De Lima in jail: 'I never imagined Duterte would be this vindictive'

If there's one promise President Rodrigo Duterte made sure to keep in his first year in office, it was to put behind bars his fiercest critic, Senator Leila de Lima. (READ: Duterte: De Lima will surely go to jail)

It was a reversal of fate unlike any other. From being a sought-after election lawyer, human rights commission chief, and Department of Justice (DOJ) secretary, De Lima is now confined in a tiny, humid prison cell, heavily guarded by police and closed-circuit television cameras everywhere, over drug charges.

As Commission on Human Rights chairperson, she probed Duterte in 2009 for his alleged links to the so-called Davao Death Squad. Eight years after, she is still reaping the seeds of Duterte's "revenge" as she calls it.

 

Common friends and acquaintances repeatedly warned De Lima to slow down on her criticism of Duterte when they were both elected to office in 2016, but the senator refused to heed them. She said she had expected the “strong wave” of backlash, only to realize later on that the worst was yet to come.

“But I never, for a single moment, ever imagined that he would be this vindictive. I never anticipated that I would be imprisoned ever. I was a DOJ secretary. I was putting people behind bars. Now, I am here. Prinoject ako (It was their project to bring me down),” De Lima told Rappler recently.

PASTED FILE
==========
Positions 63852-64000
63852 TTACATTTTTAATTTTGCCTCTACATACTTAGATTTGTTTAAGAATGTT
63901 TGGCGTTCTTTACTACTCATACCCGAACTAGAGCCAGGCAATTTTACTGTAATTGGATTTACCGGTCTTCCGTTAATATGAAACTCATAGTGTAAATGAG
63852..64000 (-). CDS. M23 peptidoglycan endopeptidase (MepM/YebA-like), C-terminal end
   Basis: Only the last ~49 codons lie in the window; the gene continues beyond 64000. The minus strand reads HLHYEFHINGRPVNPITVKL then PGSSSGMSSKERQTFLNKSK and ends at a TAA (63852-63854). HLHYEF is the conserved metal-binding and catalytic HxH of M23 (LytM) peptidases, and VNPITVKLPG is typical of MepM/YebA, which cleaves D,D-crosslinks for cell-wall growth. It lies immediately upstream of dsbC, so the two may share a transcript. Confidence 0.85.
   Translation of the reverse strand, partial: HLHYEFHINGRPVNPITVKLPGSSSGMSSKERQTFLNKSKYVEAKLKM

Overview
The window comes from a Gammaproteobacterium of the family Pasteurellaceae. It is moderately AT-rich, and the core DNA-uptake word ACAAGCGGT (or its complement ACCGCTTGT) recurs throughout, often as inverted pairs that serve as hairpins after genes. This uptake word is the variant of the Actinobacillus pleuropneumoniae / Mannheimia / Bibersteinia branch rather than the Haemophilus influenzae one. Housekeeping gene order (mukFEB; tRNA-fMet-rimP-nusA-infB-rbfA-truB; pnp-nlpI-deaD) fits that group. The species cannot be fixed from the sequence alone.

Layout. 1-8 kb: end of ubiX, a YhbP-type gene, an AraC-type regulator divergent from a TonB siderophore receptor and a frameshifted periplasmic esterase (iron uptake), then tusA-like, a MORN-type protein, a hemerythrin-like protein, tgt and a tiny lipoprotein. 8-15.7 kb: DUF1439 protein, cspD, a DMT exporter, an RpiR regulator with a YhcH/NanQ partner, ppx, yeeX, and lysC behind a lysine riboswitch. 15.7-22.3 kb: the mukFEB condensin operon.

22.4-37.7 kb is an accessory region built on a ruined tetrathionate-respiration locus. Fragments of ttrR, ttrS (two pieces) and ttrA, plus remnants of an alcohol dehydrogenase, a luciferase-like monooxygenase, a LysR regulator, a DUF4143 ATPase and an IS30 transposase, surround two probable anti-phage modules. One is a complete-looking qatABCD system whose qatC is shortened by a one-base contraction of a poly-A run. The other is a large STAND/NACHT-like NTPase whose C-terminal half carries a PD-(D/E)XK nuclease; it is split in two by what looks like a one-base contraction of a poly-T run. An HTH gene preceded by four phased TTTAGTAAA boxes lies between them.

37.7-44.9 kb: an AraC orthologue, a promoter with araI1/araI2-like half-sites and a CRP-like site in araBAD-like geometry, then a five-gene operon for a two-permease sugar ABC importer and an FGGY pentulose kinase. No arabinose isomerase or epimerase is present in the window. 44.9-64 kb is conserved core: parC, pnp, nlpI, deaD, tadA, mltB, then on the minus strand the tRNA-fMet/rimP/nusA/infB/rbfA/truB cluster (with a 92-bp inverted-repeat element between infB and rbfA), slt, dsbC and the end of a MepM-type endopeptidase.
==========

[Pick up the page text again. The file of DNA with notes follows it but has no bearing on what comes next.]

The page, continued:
“Dati pa s'ya may galit sa akin, lalo ko pang ginalit (He had held a grudge against me, and then I angered him all the more) with the Senate hearing, plus [Edgar] Matobato, [Arturo] Lascañas. He really got pissed off. I knew he would not be taking it sitting down but not to this extent," said the senator. She was referring to the two witnesses who implicated Duterte in summary executions when he was Davao City mayor.

MEETING.President Rodrigo Duterte shakes hands with De Lima before delivering his 1st State of the Nation Address in 2016. The senator would not be able to attend his 2nd SONA. Malacañang file photo

Those who visit De Lima are pleasantly surprised to see the embattled senator in her usual feisty and upbeat self. Some visitors said the senator faced them looking not an inch as a detainee, but more as a host. De Lima has repeatedly said she does not want to give her critics the satisfaction of seeing her suffer.

But how long will the ordeal last, nobody – not even the senator – could answer definitively. It is a reality she has accepted early on.

"Each day I spend here, I'm getting less and less confident that I will be freed" she said. "I don't think he can afford that I be released at this time. It will be a huge blow to him. He is projecting to be a strongman. It is a huge slap on his face."

Nevertheless, the senator said the fight is far from over. Asked if she has forgiven the President, she said the time for that has yet to come.

“There is a time to forgive. And this is not that. This is the time to keep on fighting for truth, justice, human rights, and the rule of law. I have to keep myself focused on what needs to be done, what needs to be said, and what our people need to know. Everything else is a luxury I cannot afford to engage in,” she said.

Life inside jail

For a career woman who had been used to the fast-paced life, she has no choice now but to slow down, “read and reflect" to no end.